Scott Savage

A Voice of Hope | Empowering You with New Perspective

Lighting the Way for Others: Finding A Purpose Bigger than You

“It’s not about you.”

These are four powerful words.

One of the best-selling non-fiction books of all time is Rick Warren’s The Purpose-Driven Life. The first line of the first chapter of the book begins with these words – “It’s not about you.” In my personal opinion, this is one of the best openings to any book ever. And I’m not sure the book ever reaches this height ever again.

Warren was obviously on to something. The book sales of that book testify to its resonance. Over thirty million copies of the book were sold and it is reported to be the second most translated book behind the Bible.

Humanity and Purpose

The popularity of the book illuminates our universal longing for a purpose which gives our life meaning and significance. We long for a purpose bigger than ourselves. This purpose cannot be self-indulgent; it should benefit others before it serves us.

Part of our purpose is to be a light for others. Jesus told his disciples, “You are the light of the world. A city set on a hill cannot be hidden. Nor do people light a lamp and put it under a basket, but on a stand, and it gives light to all in the house.”

The Apostle Paul made similar remarks to the people in the church at Philippi. He told them, “Do all things without grumbling or disputing, that you may be blameless and innocent, children of God without blemish in the midst of a crooked and twisted generation, among whom you shine as lights in the world.”

The Power of Light in Darkness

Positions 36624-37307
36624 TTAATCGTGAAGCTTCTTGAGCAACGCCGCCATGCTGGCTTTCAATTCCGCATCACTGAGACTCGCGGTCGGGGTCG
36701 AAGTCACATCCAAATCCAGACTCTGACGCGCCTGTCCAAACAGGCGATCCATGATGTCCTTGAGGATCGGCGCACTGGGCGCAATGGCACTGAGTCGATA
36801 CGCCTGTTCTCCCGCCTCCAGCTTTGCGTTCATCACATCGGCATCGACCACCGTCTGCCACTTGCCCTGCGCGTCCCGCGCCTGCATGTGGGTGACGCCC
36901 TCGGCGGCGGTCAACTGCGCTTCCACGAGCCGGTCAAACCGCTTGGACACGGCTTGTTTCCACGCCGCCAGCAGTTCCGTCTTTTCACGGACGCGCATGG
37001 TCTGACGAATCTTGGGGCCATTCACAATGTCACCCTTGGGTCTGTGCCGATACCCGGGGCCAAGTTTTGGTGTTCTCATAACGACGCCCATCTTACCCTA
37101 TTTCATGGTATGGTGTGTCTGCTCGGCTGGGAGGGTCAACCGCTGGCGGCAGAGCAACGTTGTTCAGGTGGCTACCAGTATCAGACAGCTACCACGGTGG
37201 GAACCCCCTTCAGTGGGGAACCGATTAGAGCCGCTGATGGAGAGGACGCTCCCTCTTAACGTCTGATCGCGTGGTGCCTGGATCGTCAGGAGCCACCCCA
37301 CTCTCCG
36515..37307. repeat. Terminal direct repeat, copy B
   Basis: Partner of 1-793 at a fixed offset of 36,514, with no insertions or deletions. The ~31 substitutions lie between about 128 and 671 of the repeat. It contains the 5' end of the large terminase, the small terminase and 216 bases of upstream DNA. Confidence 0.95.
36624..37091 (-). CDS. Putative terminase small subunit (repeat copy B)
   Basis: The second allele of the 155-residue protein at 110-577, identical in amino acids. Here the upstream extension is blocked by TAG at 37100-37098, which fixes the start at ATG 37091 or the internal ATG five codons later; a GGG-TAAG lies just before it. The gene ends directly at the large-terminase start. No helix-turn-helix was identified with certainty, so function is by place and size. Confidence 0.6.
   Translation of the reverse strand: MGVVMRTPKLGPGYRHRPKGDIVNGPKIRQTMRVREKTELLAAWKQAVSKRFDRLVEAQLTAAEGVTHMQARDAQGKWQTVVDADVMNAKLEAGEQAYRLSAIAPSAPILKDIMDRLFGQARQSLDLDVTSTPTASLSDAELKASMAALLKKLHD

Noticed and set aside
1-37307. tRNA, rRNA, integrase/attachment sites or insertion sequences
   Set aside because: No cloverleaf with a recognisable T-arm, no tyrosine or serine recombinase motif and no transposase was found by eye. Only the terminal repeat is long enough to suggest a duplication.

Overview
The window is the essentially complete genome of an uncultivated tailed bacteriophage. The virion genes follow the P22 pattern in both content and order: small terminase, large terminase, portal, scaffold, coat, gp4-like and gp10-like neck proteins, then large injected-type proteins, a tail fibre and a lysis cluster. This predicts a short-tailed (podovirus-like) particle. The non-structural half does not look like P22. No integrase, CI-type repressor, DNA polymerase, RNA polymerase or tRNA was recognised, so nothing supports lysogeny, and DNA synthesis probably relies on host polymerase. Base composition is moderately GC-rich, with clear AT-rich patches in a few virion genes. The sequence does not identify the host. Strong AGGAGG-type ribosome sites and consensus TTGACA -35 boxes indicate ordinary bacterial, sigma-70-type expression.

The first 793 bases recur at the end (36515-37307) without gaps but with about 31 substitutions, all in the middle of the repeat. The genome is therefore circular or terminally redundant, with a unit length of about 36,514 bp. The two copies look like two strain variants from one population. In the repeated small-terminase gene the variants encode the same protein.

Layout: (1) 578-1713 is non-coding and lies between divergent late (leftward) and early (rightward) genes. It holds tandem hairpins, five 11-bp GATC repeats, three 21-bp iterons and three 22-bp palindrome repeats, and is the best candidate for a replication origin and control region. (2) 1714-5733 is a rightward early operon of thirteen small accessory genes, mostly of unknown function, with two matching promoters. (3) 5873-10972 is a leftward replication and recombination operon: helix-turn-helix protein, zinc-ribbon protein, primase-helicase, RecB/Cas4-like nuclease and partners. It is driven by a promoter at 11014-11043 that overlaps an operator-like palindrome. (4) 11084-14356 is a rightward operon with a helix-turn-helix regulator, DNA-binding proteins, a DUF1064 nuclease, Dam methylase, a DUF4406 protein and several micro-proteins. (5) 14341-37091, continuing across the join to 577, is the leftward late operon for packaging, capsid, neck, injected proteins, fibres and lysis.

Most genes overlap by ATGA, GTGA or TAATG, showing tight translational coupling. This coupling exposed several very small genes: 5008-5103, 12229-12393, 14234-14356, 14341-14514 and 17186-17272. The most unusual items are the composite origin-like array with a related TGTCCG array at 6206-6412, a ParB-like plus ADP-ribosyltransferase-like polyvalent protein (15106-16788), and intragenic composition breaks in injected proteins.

As a pastor, I get the privilege to speak to large groups on a regular occasion. On multiple occasions, I’ve asked gatherings of people to pull out our their cell phones and turn on their flashlight apps. After everyone has their lights on, I’ve asked the team running the lights to turn off every light in the room.

It’s amazing the contrast before and after the house lights go out. In that moment, one thing changed – a well-lit room became a dark room. The lights of the crowd moved from non-essential to essential. I then ask everyone turn off their lights, so only my phone’s flashlight app remains. I talk about the power of one light to help each and every person in the room.

When the light comes back on, my next slide says, “Light makes the biggest difference in the deepest darkness.”

Being a Light for Others

You know, even a little light can push back the darkness. Light makes no difference in a well-lit room. But in darkness, a light changes everything. Light transforms the darkness.

Many of us struggle to live with hope. We fight to have hope on a daily basis. Life circumstances, personal challenges, relationship issues, and even our own mental health can be obstacles to hopeful living for us.

For me, one of the ways I’ve found purpose amidst these kinds of adversities is recognizing my opportunities to be a light for others. I’ve found purpose and meaning when I’ve become aware of the places where I’m a light. When I recognized the people who were looking to me for hope, I realized my actions, words and days meant something greater than I once thought.

5 Ways to Find Purpose in Sharing Hope

The following five steps have helped me and I believe they can help you discover this kind of purpose and hopeful living.

1. Remind yourself daily of the influence you have with others.

On this website, I’ve recently clarified my purpose. I’m a voice of hope. I want to empower others with a new perspective. I have a reminder on my phone, it goes off at 5 pm each day. “Did you add value today?” Just asking that question often helps me connect my purpose with the events of my day.

How about you? Did you help one person today? Is someone more hopeful or seeing the world more clearly because of you?

2. Determine the kind of influence you want to have on others – what is your purpose?